Work-hour restrictions as set forth by the Accreditation Council for Graduate Medical Education (ACGME) and other governing bodies have forced training programs to seek out new learning tools to accelerate acquisition of both medical skills and knowledge. As a result, competency-based training has become an important part of residency training. The purpose of this study was to directly compare arthroscopic skill acquisition in both high-fidelity and low-fidelity simulator models and to assess skill transfer from either modality to a cadaveric specimen, simulating intraoperative conditions.Methods:
Forty surgical novices (pre-clerkship-level medical students) voluntarily participated in this trial. Baseline demographic data, as well as data on arthroscopic knowledge and skill, were collected prior to training. Subjects were randomized to 5-week independent training sessions on a high-fidelity virtual reality arthroscopic simulator or on a bench-top arthroscopic setup, or to an untrained control group. Post-training, subjects were asked to perform a diagnostic arthroscopy on both simulators and in a simulated intraoperative environment on a cadaveric knee. A more difficult surprise task was also incorporated to evaluate skill transfer. Subjects were evaluated using the Global Rating Scale (GRS), the 14-point arthroscopic checklist, and a timer to determine procedural efficiency (time per task). Secondary outcomes focused on objective measures of virtual reality simulator motion analysis.Results:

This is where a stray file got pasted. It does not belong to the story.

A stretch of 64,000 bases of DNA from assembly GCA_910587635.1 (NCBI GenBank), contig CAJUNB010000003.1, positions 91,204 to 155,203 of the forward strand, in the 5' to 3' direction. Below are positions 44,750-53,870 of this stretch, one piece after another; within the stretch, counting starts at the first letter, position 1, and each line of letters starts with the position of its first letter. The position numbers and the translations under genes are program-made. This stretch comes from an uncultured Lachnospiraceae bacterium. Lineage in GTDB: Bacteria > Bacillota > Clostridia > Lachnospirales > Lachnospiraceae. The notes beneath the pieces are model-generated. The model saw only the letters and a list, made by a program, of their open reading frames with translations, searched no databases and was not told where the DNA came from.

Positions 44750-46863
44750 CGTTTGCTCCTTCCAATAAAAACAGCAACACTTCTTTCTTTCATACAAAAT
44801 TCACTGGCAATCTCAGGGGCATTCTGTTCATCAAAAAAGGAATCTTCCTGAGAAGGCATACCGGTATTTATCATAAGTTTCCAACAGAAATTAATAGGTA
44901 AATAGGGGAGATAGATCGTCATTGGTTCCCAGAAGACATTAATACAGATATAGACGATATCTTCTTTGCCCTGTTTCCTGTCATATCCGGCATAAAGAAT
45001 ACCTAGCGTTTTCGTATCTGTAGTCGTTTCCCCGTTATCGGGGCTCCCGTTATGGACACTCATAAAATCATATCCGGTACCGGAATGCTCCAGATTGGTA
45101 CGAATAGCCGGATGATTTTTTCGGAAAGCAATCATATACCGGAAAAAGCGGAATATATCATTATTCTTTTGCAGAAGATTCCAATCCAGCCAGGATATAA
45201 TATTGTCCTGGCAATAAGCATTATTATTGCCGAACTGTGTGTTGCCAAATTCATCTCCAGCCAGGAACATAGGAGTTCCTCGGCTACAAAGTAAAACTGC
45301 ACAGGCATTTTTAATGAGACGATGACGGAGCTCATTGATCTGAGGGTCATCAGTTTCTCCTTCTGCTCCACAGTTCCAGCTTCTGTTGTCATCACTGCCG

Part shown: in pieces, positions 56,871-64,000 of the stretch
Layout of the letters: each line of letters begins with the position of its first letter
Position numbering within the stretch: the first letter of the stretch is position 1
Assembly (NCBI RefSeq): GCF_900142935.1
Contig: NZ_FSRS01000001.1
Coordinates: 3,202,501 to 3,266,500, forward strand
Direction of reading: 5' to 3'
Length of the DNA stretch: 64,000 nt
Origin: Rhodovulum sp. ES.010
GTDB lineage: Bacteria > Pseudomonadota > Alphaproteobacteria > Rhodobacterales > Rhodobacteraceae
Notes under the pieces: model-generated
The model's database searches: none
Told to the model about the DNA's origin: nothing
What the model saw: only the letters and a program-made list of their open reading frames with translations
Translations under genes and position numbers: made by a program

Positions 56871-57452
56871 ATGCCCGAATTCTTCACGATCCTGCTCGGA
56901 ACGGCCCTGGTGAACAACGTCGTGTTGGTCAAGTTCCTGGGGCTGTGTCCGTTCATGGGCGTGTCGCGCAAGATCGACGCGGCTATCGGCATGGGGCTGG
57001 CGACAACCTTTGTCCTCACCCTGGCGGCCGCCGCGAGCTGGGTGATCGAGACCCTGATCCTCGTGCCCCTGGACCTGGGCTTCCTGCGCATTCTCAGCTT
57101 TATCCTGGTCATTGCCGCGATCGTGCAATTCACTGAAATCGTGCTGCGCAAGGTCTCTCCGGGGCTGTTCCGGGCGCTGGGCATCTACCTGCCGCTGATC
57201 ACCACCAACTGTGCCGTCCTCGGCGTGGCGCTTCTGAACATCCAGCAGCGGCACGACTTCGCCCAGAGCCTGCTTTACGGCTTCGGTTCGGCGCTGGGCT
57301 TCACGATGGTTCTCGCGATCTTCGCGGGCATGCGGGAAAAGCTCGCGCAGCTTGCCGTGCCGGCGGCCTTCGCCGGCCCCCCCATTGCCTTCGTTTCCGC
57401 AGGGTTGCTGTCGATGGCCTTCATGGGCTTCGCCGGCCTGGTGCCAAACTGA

Trainees on both simulators demonstrated a significant improvement (p < 0.05) in arthroscopic skills compared with baseline scores and untrained controls, both in and ex vivo. The virtual reality simulation group consistently outperformed the bench-top model group in the diagnostic arthroscopy crossover tests and in the simulated cadaveric setup. Furthermore, the virtual reality group demonstrated superior skill transfer in the surprise skill transfer task.Conclusions:
Both high-fidelity and low-fidelity simulation trainings were effective in arthroscopic skill acquisition. High-fidelity virtual reality simulation was superior to bench-top simulation in the acquisition of arthroscopic skills, both in the laboratory and in vivo. Further clinical investigation is needed to interpret the importance of these results.